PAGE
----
Why the West Won
For the past few centuries, Western Civilization has dominated the world both culturally and economically. Why? Some point to imperialism, slavery, and colonial wars. But those sins are common to all empires throughout history. What separates the West from the rest? Stanford historian Niall Ferguson has the answer in this highly informative video.
According to folklore, Mahatma Gandhi was once asked what he thought of Western Civilization. He replied that he thought it would be a good idea.
This was supposed to be a joke, but forgive me for taking the other side. I think Western Civilization was—and is—a good idea.
This is the nearest thing to heresy that exists in modern academic life.
At most universities in the English-speaking world, there are demands to “decolonize the curriculum.” As a result, fewer and fewer students now graduate with any understanding of what has differentiated the West from the rest of the world. They leave with the misleading view that the defining features of Western Civilization are slavery, imperialism and war.
No one would deny that, after they began to expand overseas in the late 1400s, the peoples of western Europe engaged in all of those things. But the point is that these were the least original things they did. Prior to that time, nearly all major civilizations enslaved people, built empires and made war. In many of the places that Europeans went—South America, Africa, the Middle East, South Asia and East Asia—they encountered empires.
The West first surged ahead of the rest thanks to a series of institutional innovations that I call the “killer applications”:
1. Economic and political competition. After the fall of the Roman Empire, Europe was politically fragmented into multiple monarchies and republics. These in turn were internally divided into competing corporate entities, among them the ancestors of modern business corporations. The Medici Bank in Renaissance Florence is a good example.
2. The Scientific Revolution. All the major 17th-century breakthroughs in mathematics, astronomy, physics, chemistry, and biology happened in Western Europe. The difference with earlier advances in science was the realization that through experiment and measurement, nature could not only be understood, but manipulated and even mastered.
3. The rule of law and representative government. An optimal system of social and political order emerged in the English-speaking world, based on private property rights and the representation of property owners in elected legislatures. This was quite different from the systems of law that had evolved elsewhere, in which individual rights were given short shrift.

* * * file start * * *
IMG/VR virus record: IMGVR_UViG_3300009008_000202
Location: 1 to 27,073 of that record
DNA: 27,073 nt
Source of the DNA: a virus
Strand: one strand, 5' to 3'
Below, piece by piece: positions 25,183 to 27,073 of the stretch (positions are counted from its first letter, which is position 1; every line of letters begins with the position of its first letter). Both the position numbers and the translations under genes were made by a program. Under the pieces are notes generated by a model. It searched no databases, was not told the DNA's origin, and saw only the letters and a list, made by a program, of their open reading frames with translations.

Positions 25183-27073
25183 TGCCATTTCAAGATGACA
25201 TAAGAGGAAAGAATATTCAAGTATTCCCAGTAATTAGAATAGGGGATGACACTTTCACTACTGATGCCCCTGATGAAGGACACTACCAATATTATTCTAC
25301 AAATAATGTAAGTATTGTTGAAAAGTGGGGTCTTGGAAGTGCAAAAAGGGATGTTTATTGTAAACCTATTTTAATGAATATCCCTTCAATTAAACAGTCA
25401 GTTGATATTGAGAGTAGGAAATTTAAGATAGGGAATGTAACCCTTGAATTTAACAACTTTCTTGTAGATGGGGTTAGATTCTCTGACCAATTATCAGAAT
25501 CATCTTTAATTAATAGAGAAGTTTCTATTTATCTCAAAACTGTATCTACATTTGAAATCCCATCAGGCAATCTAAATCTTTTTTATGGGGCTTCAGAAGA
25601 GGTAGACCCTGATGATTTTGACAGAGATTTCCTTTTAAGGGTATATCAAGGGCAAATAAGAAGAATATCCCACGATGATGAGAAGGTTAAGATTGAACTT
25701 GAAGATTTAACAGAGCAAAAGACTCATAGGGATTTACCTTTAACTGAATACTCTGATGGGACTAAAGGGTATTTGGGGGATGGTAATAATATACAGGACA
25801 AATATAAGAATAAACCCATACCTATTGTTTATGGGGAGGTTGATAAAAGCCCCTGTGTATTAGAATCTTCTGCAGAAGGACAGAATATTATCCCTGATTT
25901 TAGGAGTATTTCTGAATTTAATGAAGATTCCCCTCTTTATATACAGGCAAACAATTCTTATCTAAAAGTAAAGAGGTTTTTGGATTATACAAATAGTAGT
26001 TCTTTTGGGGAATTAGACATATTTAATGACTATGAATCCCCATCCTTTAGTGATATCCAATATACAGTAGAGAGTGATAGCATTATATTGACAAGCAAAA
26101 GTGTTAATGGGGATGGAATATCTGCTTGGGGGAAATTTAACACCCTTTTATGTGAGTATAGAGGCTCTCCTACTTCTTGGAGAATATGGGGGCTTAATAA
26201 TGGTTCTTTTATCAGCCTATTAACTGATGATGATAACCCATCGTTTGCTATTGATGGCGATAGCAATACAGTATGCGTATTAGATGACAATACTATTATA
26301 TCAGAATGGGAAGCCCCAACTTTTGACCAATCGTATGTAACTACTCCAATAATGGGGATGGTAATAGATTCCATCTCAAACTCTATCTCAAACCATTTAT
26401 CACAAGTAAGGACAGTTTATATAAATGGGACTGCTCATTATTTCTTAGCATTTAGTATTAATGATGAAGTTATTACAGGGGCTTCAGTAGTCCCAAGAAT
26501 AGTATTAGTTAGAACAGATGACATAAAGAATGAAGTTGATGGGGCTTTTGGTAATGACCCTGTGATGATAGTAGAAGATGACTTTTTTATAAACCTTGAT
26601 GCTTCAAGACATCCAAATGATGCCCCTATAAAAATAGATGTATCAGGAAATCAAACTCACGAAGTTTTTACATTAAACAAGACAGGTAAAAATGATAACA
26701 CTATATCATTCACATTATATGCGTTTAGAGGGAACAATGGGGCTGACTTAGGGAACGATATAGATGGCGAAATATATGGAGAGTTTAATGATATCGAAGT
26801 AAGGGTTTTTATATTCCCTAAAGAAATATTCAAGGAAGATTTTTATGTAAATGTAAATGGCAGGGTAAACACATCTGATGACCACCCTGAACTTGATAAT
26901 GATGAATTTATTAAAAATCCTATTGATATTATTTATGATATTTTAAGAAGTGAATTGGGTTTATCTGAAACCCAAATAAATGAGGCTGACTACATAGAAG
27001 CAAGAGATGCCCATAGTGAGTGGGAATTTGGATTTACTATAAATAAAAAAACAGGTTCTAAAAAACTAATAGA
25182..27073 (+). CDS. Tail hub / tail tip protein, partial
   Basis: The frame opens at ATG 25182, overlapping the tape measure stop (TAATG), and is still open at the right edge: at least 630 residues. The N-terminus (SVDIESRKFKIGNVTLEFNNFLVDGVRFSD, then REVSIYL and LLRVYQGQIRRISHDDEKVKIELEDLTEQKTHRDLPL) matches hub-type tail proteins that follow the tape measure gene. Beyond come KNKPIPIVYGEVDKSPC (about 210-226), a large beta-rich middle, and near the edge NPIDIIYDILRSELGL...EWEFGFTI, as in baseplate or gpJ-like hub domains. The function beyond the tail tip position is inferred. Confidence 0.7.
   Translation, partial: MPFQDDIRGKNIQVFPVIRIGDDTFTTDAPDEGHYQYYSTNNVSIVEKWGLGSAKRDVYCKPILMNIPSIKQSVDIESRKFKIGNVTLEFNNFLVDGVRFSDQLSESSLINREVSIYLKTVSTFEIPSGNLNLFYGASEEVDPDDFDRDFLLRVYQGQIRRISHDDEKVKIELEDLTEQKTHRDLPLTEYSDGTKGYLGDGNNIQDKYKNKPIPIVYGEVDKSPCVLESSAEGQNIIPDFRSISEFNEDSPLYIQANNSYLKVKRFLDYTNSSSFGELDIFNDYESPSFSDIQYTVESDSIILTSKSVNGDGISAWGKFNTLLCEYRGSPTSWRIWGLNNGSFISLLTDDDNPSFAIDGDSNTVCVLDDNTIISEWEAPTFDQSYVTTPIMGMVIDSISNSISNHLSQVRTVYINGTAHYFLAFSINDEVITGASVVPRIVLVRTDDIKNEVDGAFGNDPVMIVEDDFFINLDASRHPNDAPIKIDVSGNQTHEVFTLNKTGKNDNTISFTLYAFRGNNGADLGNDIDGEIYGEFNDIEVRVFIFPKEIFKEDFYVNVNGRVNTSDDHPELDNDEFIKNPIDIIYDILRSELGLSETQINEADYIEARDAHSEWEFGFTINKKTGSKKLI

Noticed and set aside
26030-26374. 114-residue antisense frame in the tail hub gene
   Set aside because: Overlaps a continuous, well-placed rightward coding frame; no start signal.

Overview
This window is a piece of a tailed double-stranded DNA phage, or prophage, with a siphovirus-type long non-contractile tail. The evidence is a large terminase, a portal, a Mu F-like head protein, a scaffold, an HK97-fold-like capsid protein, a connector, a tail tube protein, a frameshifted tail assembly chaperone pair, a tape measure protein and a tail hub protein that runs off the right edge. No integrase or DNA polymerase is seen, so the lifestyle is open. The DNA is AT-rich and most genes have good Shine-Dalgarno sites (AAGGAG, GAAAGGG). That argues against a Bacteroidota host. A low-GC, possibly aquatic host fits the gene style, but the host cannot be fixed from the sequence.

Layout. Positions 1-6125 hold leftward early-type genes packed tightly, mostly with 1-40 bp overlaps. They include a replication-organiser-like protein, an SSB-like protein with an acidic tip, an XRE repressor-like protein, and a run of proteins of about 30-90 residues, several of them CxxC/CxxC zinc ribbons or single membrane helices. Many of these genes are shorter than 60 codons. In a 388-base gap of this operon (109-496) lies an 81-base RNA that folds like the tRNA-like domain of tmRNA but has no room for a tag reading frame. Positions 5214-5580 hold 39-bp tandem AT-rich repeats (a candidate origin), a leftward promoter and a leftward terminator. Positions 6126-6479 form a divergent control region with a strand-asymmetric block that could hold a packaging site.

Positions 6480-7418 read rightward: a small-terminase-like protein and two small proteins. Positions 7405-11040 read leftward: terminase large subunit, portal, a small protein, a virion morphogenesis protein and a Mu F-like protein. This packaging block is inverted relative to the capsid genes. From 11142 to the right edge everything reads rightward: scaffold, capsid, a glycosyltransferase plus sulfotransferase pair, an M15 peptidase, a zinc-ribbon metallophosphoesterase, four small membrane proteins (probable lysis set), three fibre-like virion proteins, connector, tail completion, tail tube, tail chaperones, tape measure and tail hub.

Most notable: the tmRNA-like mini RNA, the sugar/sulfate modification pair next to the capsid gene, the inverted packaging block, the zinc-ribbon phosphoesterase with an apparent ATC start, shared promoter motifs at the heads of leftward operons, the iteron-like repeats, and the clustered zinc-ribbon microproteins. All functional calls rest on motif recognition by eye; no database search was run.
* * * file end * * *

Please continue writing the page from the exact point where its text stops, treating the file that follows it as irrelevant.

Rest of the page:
4. Modern medicine. Nearly all the major 19th- and 20th-century breakthroughs in health care were made by Western Europeans and North Americans. Ironically, it was European researchers working in colonies who found cures for some of the most lethal tropical diseases—such as yellow fever.
5. The consumer society. The Industrial Revolution took place where there was both a supply of productivity-enhancing technologies and a demand for more, better, and cheaper goods. Without elastic demand for manufactured cloth, for example, there would have been little point in driving down its price.
6. The work ethic. Westerners worked longer, worked harder, and saved more of what they earned. This led to unprecedented capital accumulation, which in turn led to investment in the wonders of modern technology.
For hundreds of years, these killer apps were essentially monopolized by West Europeans and their cousins who settled in North America and Australasia. They are the best explanation for what economic historians call “the great divergence”: the astonishing gap that arose between Western standards of living and those in the rest of the world.
Yes, Western Civilization did empire. It did war. It did slavery. But these were not the things that led to the great divergence and the period of Western dominance of the world. It was the six killer applications that were crucial.
And this Western bundle of institutions still seems to offer humanity the best hope of solving the problems we face in the 21st century.
Maybe the biggest of these problems is not the rise of China, radical Islam or carbon dioxide emissions, but our own loss of faith in the civilization we inherited from our ancestors.
Winston Churchill was no friend of Gandhi. In 1938, Churchill defined the “central principle of [Western] Civilization” as “the subordination of the ruling class to...the people and to their will as expressed in [a] Constitution.” Maybe you know of another civilization that came up with that simple but uniquely powerful idea.
I’m Niall Ferguson, fellow at the Hoover Institution at Stanford, for Prager University.